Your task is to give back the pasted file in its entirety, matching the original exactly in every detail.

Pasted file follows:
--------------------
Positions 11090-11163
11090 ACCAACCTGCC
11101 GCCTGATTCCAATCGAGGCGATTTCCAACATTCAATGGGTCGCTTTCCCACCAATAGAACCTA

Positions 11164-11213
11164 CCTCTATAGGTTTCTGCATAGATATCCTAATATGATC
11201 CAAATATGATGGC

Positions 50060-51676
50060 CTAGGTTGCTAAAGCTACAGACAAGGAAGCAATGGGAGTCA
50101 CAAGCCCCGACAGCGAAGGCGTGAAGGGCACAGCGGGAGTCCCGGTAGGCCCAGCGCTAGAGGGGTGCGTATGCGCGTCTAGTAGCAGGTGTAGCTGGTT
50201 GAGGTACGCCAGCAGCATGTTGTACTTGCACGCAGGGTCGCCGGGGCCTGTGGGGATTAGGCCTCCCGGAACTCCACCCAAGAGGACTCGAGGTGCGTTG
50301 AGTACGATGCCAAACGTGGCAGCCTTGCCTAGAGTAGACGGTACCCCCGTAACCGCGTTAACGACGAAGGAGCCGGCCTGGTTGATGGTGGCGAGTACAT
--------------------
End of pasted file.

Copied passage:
Positions 11090-11163
11090 ACCAACCTGCC
11101 GCCTGATTCCAATCGAGGCGATTTCCAACATTCAATGGGTCGCTTTCCCACCAATAGAACCTA

Positions 11164-11213
11164 CCTCTATAGGTTTCTGCATAGATATCCTAATATGATC
11201 CAAATATGATGGC

Positions 50060-51676
50060 CTAGGTTGCTAAAGCTACAGACAAGGAAGCAATGGGAGTCA
50101 CAAGCCCCGACAGCGAAGGCGTGAAGGGCACAGCGGGAGTCCCGGTAGGCCCAGCGCTAGAGGGGTGCGTATGCGCGTCTAGTAGCAGGTGTAGCTGGTT
50201 GAGGTACGCCAGCAGCATGTTGTACTTGCACGCAGGGTCGCCGGGGCCTGTGGGGATTAGGCCTCCCGGAACTCCACCCAAGAGGACTCGAGGTGCGTTG
50301 AGTACGATGCCAAACGTGGCAGCCTTGCCTAGAGTAGACGGTACCCCCGTAACCGCGTTAACGACGAAGGAGCCGGCCTGGTTGATGGTGGCGAGTACAT